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Alphatronlike (genogroup IV [GIV]) noroviruses (NoVs) have been recently identified in carnivores. By screening a collection of 183 fecal samples collected during 2007 from dogs with enteric signs, the overall NoV prevalence was found to be 2.2% (4/183). A unique strain, Bari/91/07/ITA, resembled GIV.2 NoVs in its ORF1 (polymerase complex), while it was genetically unrelated in its full-length ORF2 (capsid gene) to GIV animal and human NoVs (54.0 to 54.4% amino acid identity) and to any other NoV genogroup (<54.7% amino acid identity). It displayed the highest identity (58.1% amino acid identity) to unclassified human strain Chiba/040502/04/Jp. Interestingly, the very 5′ end of ORF2 of the canine virus matched short noroviral sequences (88.9% nucleotide identity and 98.9% amino acid identity) identified from oysters in Japan, indicating that similar viruses may be common environmental contaminants.
The Caliciviridae are small nonenveloped viruses approximately 35 nm in diameter with single-stranded, positive-polarity RNA genomes of 7.4 to 8.3 kb (16). The family includes the genera Vesivirus, Lagovirus, Norovirus, and Sapovirus and unassigned recently identified bovine and simian caliciviruses (14, 17, 43). Noroviruses (NoVs) are considered important gastroenteric pathogens in humans of all age groups (16). The viruses are highly contagious and are transmitted by direct contact or by contaminated water and food, such as raw shellfish (4, 22, 24, 26). Based on full-length sequence analysis of the VP2-coding gene (ORF2), NoVs are classified into genogroup I (GI) to GV. Strains within the same genotype (or cluster) share >85% amino acid identity, while strains of different genotypes within the same genogroup share 55 to 85% amino acid identity (47). Human NoVs are GI, GII, and GIV (45). In addition, NoVs classified in GII and GIII have been detected in pigs and cows (36, 44, 46), and a NoV proposed as GV has been detected in mice (23).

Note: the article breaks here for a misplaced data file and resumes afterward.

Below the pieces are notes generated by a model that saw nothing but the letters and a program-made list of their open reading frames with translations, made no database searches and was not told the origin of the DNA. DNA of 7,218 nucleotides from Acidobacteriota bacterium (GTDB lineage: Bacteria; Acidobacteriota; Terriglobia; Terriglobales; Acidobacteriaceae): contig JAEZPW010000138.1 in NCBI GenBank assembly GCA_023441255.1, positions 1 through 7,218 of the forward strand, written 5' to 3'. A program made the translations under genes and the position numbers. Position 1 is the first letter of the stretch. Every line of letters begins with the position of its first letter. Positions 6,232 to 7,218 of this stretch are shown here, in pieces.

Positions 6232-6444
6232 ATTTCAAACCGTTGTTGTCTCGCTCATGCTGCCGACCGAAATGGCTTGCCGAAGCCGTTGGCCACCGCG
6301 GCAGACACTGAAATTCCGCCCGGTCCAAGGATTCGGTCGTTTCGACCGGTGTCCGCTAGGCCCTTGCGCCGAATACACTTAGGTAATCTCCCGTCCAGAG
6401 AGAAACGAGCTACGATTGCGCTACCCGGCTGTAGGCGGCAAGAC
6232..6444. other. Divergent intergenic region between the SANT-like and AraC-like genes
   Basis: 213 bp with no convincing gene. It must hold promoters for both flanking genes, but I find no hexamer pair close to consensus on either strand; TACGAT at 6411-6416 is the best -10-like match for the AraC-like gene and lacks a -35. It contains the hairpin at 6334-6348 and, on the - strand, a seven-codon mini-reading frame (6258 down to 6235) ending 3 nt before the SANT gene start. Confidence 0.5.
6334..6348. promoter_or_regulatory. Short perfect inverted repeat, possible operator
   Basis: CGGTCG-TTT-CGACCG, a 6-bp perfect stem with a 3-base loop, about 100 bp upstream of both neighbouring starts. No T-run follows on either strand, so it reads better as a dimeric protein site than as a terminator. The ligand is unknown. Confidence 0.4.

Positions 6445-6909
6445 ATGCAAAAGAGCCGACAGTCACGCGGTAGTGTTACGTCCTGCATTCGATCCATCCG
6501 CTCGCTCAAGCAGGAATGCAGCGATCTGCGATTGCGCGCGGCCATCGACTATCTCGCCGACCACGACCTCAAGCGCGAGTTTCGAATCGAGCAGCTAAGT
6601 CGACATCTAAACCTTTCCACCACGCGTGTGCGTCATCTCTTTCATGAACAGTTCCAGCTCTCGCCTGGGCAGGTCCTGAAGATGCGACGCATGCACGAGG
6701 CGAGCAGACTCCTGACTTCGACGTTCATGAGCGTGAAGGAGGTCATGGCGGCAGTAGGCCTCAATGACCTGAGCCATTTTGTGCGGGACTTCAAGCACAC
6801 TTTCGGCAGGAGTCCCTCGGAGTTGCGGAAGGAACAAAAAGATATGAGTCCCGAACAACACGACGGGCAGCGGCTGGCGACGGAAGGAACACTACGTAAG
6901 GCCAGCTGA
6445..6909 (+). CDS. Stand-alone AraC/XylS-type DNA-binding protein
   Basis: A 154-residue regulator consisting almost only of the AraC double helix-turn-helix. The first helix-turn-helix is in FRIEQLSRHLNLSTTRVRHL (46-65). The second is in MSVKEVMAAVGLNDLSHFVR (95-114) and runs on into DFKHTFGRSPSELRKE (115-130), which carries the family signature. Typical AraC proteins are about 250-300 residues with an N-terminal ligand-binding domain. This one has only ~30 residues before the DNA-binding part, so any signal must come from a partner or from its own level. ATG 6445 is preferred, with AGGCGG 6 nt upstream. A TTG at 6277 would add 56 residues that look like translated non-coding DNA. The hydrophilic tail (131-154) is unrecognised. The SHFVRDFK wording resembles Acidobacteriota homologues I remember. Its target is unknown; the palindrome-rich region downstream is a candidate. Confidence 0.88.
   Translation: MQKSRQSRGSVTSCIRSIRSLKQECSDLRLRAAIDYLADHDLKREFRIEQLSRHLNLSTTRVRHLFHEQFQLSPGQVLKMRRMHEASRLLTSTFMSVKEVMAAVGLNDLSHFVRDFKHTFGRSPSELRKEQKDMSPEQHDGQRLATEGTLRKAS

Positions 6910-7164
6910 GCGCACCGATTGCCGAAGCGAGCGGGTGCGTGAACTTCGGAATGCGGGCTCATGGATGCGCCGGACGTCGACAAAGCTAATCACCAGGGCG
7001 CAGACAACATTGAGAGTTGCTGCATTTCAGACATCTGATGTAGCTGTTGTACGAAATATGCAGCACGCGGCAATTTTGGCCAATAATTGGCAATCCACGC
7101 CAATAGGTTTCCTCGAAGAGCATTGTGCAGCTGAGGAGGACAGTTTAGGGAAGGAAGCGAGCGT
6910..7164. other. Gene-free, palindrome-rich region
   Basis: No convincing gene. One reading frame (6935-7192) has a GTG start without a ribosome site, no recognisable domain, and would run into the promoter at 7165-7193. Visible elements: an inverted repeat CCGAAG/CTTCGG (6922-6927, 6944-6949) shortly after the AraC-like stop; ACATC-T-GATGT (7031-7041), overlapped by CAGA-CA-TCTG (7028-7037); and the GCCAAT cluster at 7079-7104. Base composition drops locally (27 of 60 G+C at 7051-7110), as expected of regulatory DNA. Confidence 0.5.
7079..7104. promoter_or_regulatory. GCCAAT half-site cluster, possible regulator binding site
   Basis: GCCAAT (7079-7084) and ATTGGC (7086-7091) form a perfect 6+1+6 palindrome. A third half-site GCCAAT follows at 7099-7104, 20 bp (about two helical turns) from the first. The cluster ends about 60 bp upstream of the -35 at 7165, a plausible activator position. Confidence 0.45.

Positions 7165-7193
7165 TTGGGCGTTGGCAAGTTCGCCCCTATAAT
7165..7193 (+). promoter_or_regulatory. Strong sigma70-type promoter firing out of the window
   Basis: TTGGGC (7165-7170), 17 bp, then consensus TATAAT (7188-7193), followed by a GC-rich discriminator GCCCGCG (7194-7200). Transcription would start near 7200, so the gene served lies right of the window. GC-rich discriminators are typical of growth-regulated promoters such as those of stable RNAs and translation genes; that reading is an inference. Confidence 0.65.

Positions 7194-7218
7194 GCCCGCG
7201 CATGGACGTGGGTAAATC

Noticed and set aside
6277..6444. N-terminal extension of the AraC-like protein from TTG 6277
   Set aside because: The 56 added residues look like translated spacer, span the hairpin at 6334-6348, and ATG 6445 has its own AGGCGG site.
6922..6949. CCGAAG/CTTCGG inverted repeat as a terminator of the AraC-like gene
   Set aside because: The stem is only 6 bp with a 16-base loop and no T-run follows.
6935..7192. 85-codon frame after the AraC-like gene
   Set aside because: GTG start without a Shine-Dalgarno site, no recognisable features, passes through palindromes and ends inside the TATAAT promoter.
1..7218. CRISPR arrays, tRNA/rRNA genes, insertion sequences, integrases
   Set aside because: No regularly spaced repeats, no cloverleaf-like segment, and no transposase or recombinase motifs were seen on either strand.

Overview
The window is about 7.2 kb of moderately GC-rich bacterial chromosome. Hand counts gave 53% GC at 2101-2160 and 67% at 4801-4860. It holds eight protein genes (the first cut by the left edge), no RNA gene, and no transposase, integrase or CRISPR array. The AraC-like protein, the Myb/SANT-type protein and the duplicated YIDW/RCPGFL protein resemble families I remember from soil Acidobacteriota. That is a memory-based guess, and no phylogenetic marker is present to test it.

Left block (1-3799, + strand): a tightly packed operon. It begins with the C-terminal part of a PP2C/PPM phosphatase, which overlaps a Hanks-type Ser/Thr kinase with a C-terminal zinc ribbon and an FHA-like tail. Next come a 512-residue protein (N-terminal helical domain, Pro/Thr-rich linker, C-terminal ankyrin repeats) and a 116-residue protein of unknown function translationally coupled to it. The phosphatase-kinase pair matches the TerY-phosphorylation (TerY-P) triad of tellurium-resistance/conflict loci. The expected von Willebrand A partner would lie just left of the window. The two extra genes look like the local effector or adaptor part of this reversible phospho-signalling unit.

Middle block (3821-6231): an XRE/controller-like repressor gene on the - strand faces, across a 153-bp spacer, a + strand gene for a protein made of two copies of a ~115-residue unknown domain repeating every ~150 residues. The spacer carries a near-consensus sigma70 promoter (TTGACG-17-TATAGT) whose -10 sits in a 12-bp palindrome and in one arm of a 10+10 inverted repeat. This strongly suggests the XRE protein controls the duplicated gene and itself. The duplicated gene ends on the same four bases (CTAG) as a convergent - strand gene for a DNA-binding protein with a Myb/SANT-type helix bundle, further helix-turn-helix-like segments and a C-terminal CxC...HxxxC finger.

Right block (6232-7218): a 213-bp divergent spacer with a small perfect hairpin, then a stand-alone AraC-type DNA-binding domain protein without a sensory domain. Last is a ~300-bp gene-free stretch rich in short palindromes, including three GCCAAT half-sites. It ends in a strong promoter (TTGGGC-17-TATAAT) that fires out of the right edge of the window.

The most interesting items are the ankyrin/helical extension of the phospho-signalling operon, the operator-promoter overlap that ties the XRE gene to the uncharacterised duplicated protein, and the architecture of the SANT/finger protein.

Caliciviruses have been occasionally identified in specimens from dogs. Most isolates were found to be feline caliciviruses (6, 12, 13, 30, 40) or remained uncharacterized (41). Another calicivirus, found to be antigenically and genetically unrelated to feline calicivirus, has been tentatively proposed as a “true” canine calicivirus and was included in the Vesivirus genus (31, 32, 39). More recently, we identified a mixed infection by calicivirus and type 2a parvovirus in a dog with gastroenteritis (29). The calicivirus strain GIV.2/Bari/170/07-4/ITA was found to resemble a lion NoV strain, GIV.2/Pistoia/387/06/ITA, previously detected in a captive lion cub with enteritis (28), and to a lesser extent Alphatronlike human NoVs (GIV). Amino acid identity between the canine and lion NoVs was 90.1%, while amino acid identity to GIV human NoVs was 68.2% to 69.4% and to non-GIV NoVs was <53.3%. Accordingly, the animal GIV strains were classified as a genotype (GIV.2) distinct from the human GIV NoVs (GIV.1). The detection of NoVs in carnivores has raised interesting questions regarding the diffusion, pathogenic potential, and, given the interactions between pets and humans, the zoonotic potential and possible association with the evolution of human NoVs.